Abbey v. Sullivan

Decision Date28 September 1992
Docket NumberNo. 1638,D,1638
Citation978 F.2d 37
Parties, Medicare & Medicaid Guide P 40,821 Richard ABBEY; Charles Brewer; Frank Cirillo; Thomas Dowd; Charles W. Goble; Milton Kramer; Stanley Kuberski; Nicholas Macaluso; Helen Murch; Abraham Pilicer; Albert F. Salamone; Harold Rogers; Ernest Viani, Plaintiffs-Appellants, v. Louis W. SULLIVAN, M.D., as Secretary of the Department of Health and Human Services; William Toby; Harvey W. Friedman; William C. Woodson; Rela Heimberg, Defendants-Appellees. ocket 92-6055.
CourtU.S. Court of Appeals — Second Circuit

Whitney North Seymour, Jr., New York City (Craig A. Landy, Peter James Clines, Brown & Seymour, of counsel), for plaintiffs-appellants.

Gideon A. Schor, Asst. U.S. Atty., New York City (Otto G. Obermaier, U.S. Atty., Gabriel W. Gorenstein, Asst. U.S. Atty., of counsel), for defendants-appellees.

Before: OAKES, Chief Judge, * NEWMAN and McLAUGHLIN, Circuit Judges.

McLAUGHLIN, Circuit Judge:

Plaintiffs are participants in the Medicare Part B program, 42 U.S.C. §§ 1395j-1395w-4. They presented claims for medical benefits to Empire Blue Cross and Blue Shield ("Empire") and Blue Shield of Western New York ("BSWNY"); these are private insurance carriers with whom the government has contracted to administer the Part B claims process. Each plaintiff requested a "fair hearing" to review the award of benefits, and Hearing Officers ("HOs") were assigned to conduct the hearings. Although such "hearings" are generally conducted solely on documentary evidence (called "OTRs" because they are based "on the record"), the HOs here declined several plaintiffs' requests for OTR decisions and, instead, directed the plaintiffs to appear for "in-person" hearings where live testimony is taken. The HOs also rejected plaintiffs' requests for orders directing BSWNY to produce documents concerning the calculation of reimbursement rates for certain anesthesia services. Believing that they had a right to OTRs and to discovery prior to their hearings, plaintiffs flatly refused to participate in the in-person hearings. In the face of their intransigence, the HOs either dismissed plaintiffs' claims as abandoned, or, alternatively, ruled on the claims despite plaintiffs' refusal to participate in the hearings.

Plaintiffs then sued in the District Court for the Southern District of New York (Robert L. Carter, District Judge ) for declaratory, injunctive, and mandamus relief, alleging that the defendants, by failing to order discovery and to provide OTRs, violated both Medicare regulations and the plaintiffs' procedural due process rights. The district court, in a decision reported at 788 F.Supp. 165, dismissed the complaint for lack of subject matter jurisdiction, holding (1) that it lacked federal question jurisdiction; (2) that it lacked jurisdiction under the Medicare Act because plaintiffs failed to exhaust their administrative remedies; and (3) that mandamus was inappropriate. We now affirm.


The Medicare program consists of two parts: Part A, 42 U.S.C. §§ 1395c-1395i-4, and Part B, 42 U.S.C. §§ 1395j-1395w-4. Part A, which covers hospital, as distinct from doctors', bills, provides major medical insurance coverage for hospital care and related post-hospital services, and it is funded by Social Security taxes. Part B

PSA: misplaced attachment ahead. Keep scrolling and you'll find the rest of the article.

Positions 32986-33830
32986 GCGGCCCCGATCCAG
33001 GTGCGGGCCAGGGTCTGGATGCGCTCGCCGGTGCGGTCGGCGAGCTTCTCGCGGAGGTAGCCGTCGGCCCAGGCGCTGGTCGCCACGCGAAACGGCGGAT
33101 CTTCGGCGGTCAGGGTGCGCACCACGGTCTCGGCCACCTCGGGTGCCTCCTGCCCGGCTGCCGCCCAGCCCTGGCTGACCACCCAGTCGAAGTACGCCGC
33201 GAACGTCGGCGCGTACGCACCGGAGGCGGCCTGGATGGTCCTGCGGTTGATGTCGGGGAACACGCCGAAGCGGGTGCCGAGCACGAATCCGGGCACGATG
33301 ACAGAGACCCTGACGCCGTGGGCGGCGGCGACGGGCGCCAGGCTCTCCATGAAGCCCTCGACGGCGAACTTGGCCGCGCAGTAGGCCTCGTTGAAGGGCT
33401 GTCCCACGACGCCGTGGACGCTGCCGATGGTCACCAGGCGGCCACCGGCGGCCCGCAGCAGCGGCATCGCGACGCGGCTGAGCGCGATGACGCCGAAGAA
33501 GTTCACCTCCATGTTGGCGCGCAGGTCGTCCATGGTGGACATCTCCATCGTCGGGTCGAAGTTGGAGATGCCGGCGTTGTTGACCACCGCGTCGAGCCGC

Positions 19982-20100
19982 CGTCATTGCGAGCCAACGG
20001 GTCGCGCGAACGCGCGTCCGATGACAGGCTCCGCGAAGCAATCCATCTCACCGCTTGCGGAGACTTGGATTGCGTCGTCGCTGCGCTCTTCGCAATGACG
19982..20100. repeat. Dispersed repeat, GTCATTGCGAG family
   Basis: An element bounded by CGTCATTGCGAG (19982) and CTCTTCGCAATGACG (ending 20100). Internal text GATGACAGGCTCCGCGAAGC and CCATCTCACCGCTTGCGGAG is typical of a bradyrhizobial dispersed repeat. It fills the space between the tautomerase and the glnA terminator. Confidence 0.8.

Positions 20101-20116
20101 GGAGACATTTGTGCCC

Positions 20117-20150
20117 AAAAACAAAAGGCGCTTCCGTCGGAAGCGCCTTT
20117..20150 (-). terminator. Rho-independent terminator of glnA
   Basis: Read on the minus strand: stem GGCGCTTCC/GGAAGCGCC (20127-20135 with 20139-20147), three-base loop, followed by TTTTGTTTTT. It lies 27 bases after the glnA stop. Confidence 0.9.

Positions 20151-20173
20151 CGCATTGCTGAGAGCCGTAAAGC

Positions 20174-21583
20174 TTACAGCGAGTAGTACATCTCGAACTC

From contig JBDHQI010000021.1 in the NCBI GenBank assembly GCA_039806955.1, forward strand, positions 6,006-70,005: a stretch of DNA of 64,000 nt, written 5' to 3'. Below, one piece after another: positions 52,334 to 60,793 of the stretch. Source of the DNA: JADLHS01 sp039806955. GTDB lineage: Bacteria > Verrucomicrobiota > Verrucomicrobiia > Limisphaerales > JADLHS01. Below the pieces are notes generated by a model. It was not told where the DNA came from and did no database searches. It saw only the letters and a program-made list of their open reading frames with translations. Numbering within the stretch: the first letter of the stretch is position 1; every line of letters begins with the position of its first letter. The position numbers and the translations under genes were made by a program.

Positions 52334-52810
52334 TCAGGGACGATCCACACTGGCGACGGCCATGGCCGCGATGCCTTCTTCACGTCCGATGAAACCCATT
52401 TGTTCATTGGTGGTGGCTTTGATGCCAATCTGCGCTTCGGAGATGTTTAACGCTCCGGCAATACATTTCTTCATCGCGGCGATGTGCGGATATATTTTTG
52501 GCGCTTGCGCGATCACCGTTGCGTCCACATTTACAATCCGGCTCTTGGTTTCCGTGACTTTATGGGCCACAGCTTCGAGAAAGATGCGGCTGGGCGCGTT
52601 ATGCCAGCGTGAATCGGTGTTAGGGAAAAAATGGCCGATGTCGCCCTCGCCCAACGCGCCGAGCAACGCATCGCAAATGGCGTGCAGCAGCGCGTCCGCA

addresses doctors' bills and it establishes a voluntary, federally subsidized program of supplementary medical insurance for the aged and disabled, generally reimbursing participants (or their assignee health-care providers) 80% of the reasonable cost of certain doctors' services, x-rays, lab tests, and other medical services.   See generally Isaacs v. Bowen, 865 F.2d 468, 470 (2d Cir.1989) (discussing Medicare Part B reimbursement procedure).   The Secretary of Health and Human Services ("HHS") contracts with private insurance carriers (in this case Empire and BSWNY) who administer the Part B claims process.   This lawsuit concerns Part B claims only
Part B Claims Process

Participants in the Part B program present claims for medical benefits to the private carriers, who assign an employee to review them and determine benefit awards according to procedures established under the Medicare Act. The carrier then notifies the insured (or his assignee) of the result. If the claimant is dissatisfied with his award of benefits, he may request a "review determination"--a de novo evaluation of his claim by a different employee of the carrier. See 42 C.F.R. §§ 405.807, 405.810 (1991).

If the claimant is still dissatisfied with his benefits, and if the disputed amount of his claim exceeds $100, he may seek further review by requesting a "fair hearing" administered by a carrier-designated HO. See 42 U.S.C. § 1395u(b)(3)(C) (1988); 42 C.F.R. § 405.820 (1991). HOs are, in theory at least, independent of the carriers that appoint them, although HOs serve only at the grace of these carriers. See generally H.R.Rep. No. 727, 99th Cong., 2d Sess. 95 (1986), reprinted in 1986 U.S.C.C.A.N. 3607, 3685. A fair hearing may be conducted telephonically, in person, or on the record ("OTR"). See Health Care Finance Administration Medicare Carrier's Manual ("MCM") § 12013.1.